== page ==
Two Bottles Ziereisen

We drink two wines from the Ziereisen winery in Baden: The Weissburgunder Lügle from 2014 and the Spätburgunder Talrain from 2015.

This time the wines grow all they way in the southwest of Germany. Efringen-Kirchen is located in the border triangle between France, Switzerland and Germany. Actually, this year it would have been also the venue for the fourth Baden Landwein market, but Corona. We don’t let this distract us and drink the Landwein at home: Made by Hanspeter Ziereisen we have a Weissburgunder Lügle from 2014 and a Pinot Noir Talrain from 2015 in our glasses. Since 2006, the Ziereisen Winery has been producing only Landwein on 21 hectares around Efringen-Kirchen. A lot of manual work on the vines, little intervention in the cellar and as much time as the wines need to make sure they are of the highest quality. A wide range of wines is produced with a focus on Gutedel and Pinot Noir and today we have the entry into the higher qualities in the glass.

Let’s start with the Lügle Weissburgunder: The first impression is creamy, some wood influence, some yellow fruit, slightly overripe peach. In the mouth, the wine has a fine acidity, a gently hinted maturity and an enormous length. Really, it is enormous. From the first sip on, this simply remains on the tongue forever and at the very end, the wine delivers some spice before it leaves. That’s fun right after the cork is pulled. With air, honeydew melon with air-dried ham gets into your nose, a few pieces of mango in between and on your tongue the acidity picks up speed. The draught becomes stronger, the wine denser, more demanding, gripping and concentrated in its structure.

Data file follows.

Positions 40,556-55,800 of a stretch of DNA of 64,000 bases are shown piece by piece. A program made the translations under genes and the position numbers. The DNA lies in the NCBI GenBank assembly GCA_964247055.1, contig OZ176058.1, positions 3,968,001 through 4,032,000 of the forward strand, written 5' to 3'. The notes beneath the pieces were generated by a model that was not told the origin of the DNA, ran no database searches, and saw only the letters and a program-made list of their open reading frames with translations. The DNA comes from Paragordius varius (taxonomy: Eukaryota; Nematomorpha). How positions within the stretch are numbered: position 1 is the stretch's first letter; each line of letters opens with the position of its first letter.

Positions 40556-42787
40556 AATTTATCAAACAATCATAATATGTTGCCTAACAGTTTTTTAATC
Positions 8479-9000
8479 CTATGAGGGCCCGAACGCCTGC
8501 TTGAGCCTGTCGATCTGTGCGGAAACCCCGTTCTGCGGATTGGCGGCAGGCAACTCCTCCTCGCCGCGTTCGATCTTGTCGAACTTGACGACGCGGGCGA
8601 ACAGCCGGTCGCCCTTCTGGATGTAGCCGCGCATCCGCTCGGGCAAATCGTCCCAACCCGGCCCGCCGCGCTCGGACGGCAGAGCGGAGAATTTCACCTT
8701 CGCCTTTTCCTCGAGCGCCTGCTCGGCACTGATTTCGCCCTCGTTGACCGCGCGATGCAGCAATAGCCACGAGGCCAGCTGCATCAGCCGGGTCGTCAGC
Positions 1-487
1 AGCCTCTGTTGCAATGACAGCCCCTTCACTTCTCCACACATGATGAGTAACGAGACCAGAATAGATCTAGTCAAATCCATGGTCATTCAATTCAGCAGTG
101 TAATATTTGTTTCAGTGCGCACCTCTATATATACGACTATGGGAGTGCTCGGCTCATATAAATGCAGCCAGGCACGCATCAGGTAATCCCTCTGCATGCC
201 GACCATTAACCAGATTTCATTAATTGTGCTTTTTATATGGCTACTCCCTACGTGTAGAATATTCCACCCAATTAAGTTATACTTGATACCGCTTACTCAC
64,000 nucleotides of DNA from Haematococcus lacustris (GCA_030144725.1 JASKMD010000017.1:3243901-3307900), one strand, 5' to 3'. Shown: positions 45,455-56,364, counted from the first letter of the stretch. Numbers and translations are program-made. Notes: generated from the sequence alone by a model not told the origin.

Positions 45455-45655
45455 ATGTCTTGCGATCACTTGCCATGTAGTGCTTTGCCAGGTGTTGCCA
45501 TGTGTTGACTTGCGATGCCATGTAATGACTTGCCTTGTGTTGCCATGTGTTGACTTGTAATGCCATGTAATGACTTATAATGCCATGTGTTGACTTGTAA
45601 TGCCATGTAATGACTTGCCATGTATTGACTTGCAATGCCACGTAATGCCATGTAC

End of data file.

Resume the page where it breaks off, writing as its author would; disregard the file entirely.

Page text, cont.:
A night in the fridge is effective and brings the elements even closer together. The apparent maturity of the first sips can hardly be felt anymore. A buttery creaminess develops to freshness, along with the melon and ham, a few berries and some peach. Everything fits together, there is depth, there is freshness and then there is an empty glass.

The Talrain Pinot Noir has a more restrained start and needs a little time to get going. Wood, a bit rough for a short time, then comes cherry, dark berries, but no cassis. In the nose there is some smoke, in the mouth very clear and fresh from the first sip and here too, like the Pinot Blanc, the structure comes out the back, although more closed and buttoned up. Time should help here. As expected it does and the Talrain starts to open up. A bit of green forest soil, a bit of undergrowth, the tannins are clear but fit well, give a framework for the rest. There is cherry with vanilla, the berries again, rather cool, a bit of red rose hip, slim, focused.

On the second evening, someone dumped maraschino cherry in the undergrowth, but sugar-free and only in the fragrance. The fruit appears overall even clearer, more intense on the nose. The tannin is still noticeable, but does the wine good as it is. Just like the cherry. It appears very young, very fresh, but not too young. I think that this is in a very nice state to drink right now. And if you want to wait, it will certainly continue to grow in quality for quite a while from here.

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